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Migraine Disorder...Not your average headache



Migraine disorder is a neurological disorder that can be debilitating and affect millions of people worldwide. There are many different types of migraines, each with their own set of symptoms and triggers. Not all migraines cause headache.


Although there are likely more we aren't even aware of, here some of the most common types of migraines current science recognizes:


  1. Migraine without aura: This is the most common type of migraine, characterized by moderate to severe pain on one side of the head, nausea, and sensitivity to light and sound.

  2. Migraine with aura: This type of migraine is characterized by a visual or sensory disturbance that precedes a headache. The aura can include flashing lights, zigzag lines, or blind spots in the vision.

  3. Chronic migraine: This is a type of migraine that occurs on 15 or more days per month for at least three months. It can be difficult to treat and can significantly impact a person’s quality of life.

  4. Hemiplegic migraine: This is a rare type of migraine that can cause temporary paralysis on one side of the body, as well as other neurological symptoms.

  5. Vestibular migraine: This type of migraine is characterized by vertigo, dizziness, and balance problems.

  6. Menstrual or ovulation migraine: This type of migraine is linked to a woman’s menstrual cycle and can occur before, during, or after menstruation or ovulation.

  7. Retinal migraine: This is a rare type of migraine that can cause temporary vision loss in one eye.


It’s important to note that migraines may be triggered by a variety of factors, including stress, certain foods, hormonal changes, and environmental factors. If you experience migraines, it’s important to work with your healthcare provider to identify your triggers and develop a treatment plan that works for you or refer you to a specialist.


Can Massage Therapy help migraine disorder?


While Massage Therapy cannot cure the condition, it can promote activation of the parasympathetic nervous system (think rest and digest) which can help in an acute migraine attack as well as reduce frequency and improve sleep which can help manage the condition. In fact, Webmd.com states that Massage Therapy may works as well as medication in preventing migraine in some cases.


Need to book a Massage Therapy session to help manage your Migraine Disorder?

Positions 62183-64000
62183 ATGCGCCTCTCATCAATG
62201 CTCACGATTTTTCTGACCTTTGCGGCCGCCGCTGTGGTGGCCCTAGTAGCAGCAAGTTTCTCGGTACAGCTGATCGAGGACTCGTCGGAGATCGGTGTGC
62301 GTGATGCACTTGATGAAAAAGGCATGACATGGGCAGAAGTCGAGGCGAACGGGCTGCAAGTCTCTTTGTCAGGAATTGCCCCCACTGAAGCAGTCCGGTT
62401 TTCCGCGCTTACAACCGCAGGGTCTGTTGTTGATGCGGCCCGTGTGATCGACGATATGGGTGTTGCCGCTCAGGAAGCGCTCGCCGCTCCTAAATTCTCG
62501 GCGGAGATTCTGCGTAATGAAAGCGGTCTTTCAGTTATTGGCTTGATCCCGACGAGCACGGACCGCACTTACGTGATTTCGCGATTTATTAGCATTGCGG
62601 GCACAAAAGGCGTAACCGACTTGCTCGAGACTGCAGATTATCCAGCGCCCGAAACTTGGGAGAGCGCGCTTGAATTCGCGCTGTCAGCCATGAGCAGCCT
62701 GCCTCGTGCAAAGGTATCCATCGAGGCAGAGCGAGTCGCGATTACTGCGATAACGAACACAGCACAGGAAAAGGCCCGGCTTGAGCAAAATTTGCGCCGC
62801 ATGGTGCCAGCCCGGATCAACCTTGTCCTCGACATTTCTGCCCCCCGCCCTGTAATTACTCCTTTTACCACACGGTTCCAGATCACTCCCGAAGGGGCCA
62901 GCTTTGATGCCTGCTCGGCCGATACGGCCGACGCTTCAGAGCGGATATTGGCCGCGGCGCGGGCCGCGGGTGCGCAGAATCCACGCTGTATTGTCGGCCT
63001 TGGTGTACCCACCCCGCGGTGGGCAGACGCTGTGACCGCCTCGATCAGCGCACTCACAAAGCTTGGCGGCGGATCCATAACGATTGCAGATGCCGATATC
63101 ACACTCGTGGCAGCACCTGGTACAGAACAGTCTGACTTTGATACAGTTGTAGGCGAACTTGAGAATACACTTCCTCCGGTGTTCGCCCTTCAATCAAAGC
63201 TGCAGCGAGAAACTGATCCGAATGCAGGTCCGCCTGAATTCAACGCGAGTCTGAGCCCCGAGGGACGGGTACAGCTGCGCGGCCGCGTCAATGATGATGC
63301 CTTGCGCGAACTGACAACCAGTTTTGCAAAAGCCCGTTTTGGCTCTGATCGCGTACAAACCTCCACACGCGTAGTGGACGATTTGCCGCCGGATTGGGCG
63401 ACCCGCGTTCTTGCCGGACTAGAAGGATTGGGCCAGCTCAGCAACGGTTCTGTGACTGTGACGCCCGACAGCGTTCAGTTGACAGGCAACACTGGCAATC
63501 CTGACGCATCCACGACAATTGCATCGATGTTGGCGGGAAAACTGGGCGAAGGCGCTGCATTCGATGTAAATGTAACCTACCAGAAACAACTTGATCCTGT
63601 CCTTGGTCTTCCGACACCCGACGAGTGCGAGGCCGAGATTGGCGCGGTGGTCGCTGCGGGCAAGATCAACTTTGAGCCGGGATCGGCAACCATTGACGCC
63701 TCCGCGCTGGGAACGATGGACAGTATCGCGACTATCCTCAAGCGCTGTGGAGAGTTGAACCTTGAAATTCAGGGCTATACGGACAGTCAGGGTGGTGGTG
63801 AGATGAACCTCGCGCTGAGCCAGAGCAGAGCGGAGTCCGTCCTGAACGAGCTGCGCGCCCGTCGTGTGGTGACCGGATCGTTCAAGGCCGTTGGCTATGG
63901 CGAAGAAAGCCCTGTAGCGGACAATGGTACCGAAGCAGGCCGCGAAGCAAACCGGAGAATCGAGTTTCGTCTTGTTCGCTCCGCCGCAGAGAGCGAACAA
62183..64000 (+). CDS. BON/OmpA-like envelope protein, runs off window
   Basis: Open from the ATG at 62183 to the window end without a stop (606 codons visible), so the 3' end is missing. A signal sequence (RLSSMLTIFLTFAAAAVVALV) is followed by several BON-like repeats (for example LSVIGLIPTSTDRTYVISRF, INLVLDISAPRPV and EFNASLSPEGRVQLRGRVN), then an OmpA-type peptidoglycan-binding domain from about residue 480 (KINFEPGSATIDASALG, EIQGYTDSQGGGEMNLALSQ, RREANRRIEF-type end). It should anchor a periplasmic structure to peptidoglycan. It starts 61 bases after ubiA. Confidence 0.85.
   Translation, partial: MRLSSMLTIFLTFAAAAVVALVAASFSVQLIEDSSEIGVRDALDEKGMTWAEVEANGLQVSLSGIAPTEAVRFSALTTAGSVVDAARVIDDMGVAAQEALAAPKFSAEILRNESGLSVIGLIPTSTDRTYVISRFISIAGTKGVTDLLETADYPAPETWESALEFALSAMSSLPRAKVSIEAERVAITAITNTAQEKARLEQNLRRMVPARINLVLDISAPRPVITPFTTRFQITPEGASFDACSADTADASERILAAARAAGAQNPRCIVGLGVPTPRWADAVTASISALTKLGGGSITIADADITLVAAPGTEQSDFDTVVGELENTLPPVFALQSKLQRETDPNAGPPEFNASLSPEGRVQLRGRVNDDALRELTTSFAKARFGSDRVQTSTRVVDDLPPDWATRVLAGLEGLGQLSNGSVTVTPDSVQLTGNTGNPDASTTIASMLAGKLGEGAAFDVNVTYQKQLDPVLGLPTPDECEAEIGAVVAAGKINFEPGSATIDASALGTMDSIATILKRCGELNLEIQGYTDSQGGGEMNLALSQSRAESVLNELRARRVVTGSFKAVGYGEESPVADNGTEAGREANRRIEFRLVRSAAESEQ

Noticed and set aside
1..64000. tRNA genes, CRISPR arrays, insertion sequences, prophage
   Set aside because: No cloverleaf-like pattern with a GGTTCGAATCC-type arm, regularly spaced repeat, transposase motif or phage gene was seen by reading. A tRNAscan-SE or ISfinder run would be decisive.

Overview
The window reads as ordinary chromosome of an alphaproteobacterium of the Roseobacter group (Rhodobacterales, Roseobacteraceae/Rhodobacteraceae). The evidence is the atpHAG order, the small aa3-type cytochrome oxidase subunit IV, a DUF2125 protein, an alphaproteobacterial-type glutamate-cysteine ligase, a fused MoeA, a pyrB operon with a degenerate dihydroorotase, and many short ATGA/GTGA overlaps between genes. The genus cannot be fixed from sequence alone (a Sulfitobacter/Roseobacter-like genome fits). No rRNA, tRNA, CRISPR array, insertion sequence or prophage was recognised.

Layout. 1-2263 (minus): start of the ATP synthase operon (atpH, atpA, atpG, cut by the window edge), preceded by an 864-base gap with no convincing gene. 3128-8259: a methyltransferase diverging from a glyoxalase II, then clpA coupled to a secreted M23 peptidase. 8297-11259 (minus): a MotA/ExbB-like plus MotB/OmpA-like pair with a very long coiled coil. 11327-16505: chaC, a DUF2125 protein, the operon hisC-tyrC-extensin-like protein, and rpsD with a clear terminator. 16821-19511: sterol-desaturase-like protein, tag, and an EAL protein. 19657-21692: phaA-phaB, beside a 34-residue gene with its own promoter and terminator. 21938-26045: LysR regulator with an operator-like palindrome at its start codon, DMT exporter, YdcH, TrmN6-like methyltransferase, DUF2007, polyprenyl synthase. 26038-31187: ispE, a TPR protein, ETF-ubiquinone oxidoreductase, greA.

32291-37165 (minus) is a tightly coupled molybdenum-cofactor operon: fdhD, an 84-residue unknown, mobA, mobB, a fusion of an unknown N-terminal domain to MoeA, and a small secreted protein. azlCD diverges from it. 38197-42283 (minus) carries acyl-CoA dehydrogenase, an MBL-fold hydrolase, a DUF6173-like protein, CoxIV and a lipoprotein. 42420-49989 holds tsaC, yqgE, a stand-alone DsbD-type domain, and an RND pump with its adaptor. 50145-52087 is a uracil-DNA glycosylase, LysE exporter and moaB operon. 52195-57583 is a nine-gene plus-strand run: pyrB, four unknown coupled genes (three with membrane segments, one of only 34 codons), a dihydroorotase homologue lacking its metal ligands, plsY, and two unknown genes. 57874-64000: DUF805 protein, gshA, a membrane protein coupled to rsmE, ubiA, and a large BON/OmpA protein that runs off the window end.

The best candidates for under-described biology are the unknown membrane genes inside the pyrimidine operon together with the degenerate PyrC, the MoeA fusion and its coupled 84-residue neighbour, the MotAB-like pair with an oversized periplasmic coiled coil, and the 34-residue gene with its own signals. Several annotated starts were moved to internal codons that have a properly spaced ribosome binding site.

Click the button below to book (Edmonton, Beaumont and surrounding area).




Sources:

Journal of Headache and Pain: “Manual Therapies for Migraine: A Systematic Review.”


Headache: “The American Headache Society Consensus Statement: Update on integrating new migraine treatments into clinical practice.”


International Journal of Therapeutic Massage and Bodywork: “Reduction of current migraine headache pain following neck massage and spinal manipulation.”


American Migraine Foundation: “Top  10 Migraine Triggers and How to Deal with Them.”


International Journal of Neuroscience: “Migraine Headaches are Reduced by Massage Therapy.”


Annals of Behavioral Medicine: “A randomized, controlled trial of massage therapy as a treatment for migraine.”


European Neurology: “Lavender essential oil in the treatment of migraine headache: a placebo-controlled clinical trial.”


The Clinical Journal of Pain: “Myofascial trigger point-focused head and neck massage for recurrent tension-type headache: a randomized, placebo-controlled clinical trial.”


NeuroRehabilitation: “Migraine responds better to a combination of medical therapy and trigger point management than routine medical therapy alone.”


Mayo Clinic: “What is Reflexology?”


American Massage Therapy Association: “Helping Clients Manage Migraine,” “Tackling Migraines Head-On,” “Cold Stone Therapy.”


Journal of Research in Medical Sciences: “Impact of hot stone massage therapy on sleep quality in patients on maintenance hemodialysis: A randomized controlled trial.”


Postgraduate Medicine: “Cold as an adjunctive therapy for headache.”


American Journal of Public Health: “Massage Therapy and Frequency of Chronic Tension Headaches.”


Memorial Sloan Kettering Cancer Center: “Acupressure for Pain and Headaches.”

Sleep.org: “Massage and Sleep.”


Medline Plus: “Propranolol (Cardiovascular),” “Topiramate.”


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